“His awareness of the strike zone… It’s remarkable how much sense (he has) of it,” Black recently observed. “It doesn’t really matter who the pitcher is. He really has an idea of ââwhat the (zone) is and what to give up.
âThey drafted (his) bat, right? And the potential with the bat. There was a thought, “Hey, we can make this guy a catcher, we can make him a third baseman, let’s take him back (and figure him out).” So it’s in there. The batter has always been in there. And I think the approach has always been in there. It’s just (that) there wasn’t really a crisis, when he arrived, the organizations he was with, and then it was slowed down by cancer.
âThe pandemic has slowed down a lot of players in his kind of periodâ¦ Now that everything is back to normal, he is a few more years old, a few more years old. There is a huge will and desire.
“It was in my heart”
To make up for lost time. To be a living and successful example of hard work and perseverance in the face of ridiculous odds. And the most cruel of diseases.
While playing Cactus League, Joe encountered a woman wearing a shirt with the word “Warrior” on it. When he asked her what it meant, she told him it was in honor of her nephew, then 5-year-old Kamden, who was battling brain cancer.
Joe was then introduced to Kamden, who was from Erie and visiting Arizona during a break from treatments. Joe gave the family a jersey and a bat. The family presented him with blue “Warrior Kam” bracelets. The Rockies slugger has worn them at home plate and on the field ever since. Another reminder of his blessing.
Last Wednesday, Kamden passed away. Joe was working on a personal message to send the boy for his birthday when he learned things had gotten worse.
“I just wanted to let him know how much of an impact he’s had on my life in the short time I’ve known him,” Joe said. “My heart goes out to him and his family and everything they’re going through. But I wanted him to know how many lives he impacted. The way he fought, his legacy will live on.
“It’s really hard, man,” he said. “It was in my heart.”
And sometimes it’s broken.
“Connor is one of those people, when you’re around him you automatically feel better,” said LSU baseball coach Jay Johnson, who helped recruit Joe to the University of San Diego there. has more than ten years as an assistant Toreros.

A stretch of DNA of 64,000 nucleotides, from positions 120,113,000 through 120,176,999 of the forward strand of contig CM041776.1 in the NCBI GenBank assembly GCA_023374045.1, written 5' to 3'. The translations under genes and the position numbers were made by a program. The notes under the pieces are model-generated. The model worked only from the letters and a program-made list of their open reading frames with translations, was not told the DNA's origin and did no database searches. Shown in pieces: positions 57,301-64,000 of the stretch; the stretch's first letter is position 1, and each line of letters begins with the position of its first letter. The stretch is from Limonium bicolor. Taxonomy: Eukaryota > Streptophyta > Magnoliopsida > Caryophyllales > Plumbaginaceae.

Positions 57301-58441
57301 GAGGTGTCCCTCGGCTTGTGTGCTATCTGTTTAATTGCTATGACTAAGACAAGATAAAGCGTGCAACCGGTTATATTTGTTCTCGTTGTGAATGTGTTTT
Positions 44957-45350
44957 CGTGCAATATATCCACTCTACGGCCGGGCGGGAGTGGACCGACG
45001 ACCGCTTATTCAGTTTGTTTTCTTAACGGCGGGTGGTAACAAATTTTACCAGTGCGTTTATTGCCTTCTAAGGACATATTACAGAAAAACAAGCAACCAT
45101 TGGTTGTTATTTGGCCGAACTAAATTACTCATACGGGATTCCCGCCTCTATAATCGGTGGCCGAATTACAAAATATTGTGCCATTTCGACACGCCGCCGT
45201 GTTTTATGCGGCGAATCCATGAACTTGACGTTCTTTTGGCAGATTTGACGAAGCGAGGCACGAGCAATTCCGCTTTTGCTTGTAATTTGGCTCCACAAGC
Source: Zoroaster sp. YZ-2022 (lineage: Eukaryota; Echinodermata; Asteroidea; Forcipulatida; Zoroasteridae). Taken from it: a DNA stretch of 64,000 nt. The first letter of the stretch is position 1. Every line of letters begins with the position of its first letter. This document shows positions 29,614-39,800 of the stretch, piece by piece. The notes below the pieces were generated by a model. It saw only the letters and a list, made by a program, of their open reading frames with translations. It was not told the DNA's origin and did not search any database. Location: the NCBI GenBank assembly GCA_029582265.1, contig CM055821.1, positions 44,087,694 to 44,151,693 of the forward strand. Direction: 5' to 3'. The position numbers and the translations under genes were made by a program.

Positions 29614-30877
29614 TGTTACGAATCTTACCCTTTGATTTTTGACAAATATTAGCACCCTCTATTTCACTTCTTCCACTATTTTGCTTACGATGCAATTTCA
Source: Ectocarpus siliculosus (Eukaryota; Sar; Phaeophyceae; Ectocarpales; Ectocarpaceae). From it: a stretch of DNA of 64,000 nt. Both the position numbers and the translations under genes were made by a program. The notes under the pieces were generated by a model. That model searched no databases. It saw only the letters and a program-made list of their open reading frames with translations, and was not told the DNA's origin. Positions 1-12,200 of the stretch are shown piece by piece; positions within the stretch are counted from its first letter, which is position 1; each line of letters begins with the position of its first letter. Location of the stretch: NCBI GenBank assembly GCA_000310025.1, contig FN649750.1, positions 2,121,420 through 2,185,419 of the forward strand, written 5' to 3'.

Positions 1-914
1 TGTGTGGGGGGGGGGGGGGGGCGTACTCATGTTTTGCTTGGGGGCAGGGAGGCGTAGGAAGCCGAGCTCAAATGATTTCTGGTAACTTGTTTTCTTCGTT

âThere won’t be a bad day when Connor Joe is here. I remember, it was during the finals in 2013, and the guys were studying and they were letting them out one by one â I had Kris for 30 minutes, then Connor for 30 minutes. And I thought, ‘I’m a lucky guy to work with this caliber of athletes and this caliber of guys.’ (Joe) has always been a clutch artist and a clutch kid. And as good an athlete as he is, he’s a better person.
Sometimes you just have to go with the flow. Shortly after Joe started chemo in March 2020, he and his wife, Kylie, were going horny in a game of cards â “Catan or Yahtzee, something like that,” Joe recalled.
When the future cult Rocky hero rubbed his palm over his scalp in frustration, a handful of his dark locks came loose.
“I looked in my hands, and there was way too much hair,” Joe said. “(My wife) was just, ‘OK, let’s do it.’
âShe was very sweet. She was great. I would have panicked if she had panicked. She’s like, ‘You’re losing your hair, let’s go to the garage and shave it off.’ And we went there and shaved it all off. It was a mess.”
A mess and a memory. One of those worst things in life that ends up being one of the best things.
“(Kylie) always said she liked me,” Joe laughed. âAnd that’s how I had my hair before. She’s learning to love him, I guess.
As for the mullet, like Black, Kylie is starting to catch on. Like a lot of things in Joe’s world these days, he’s used to growing inside of you.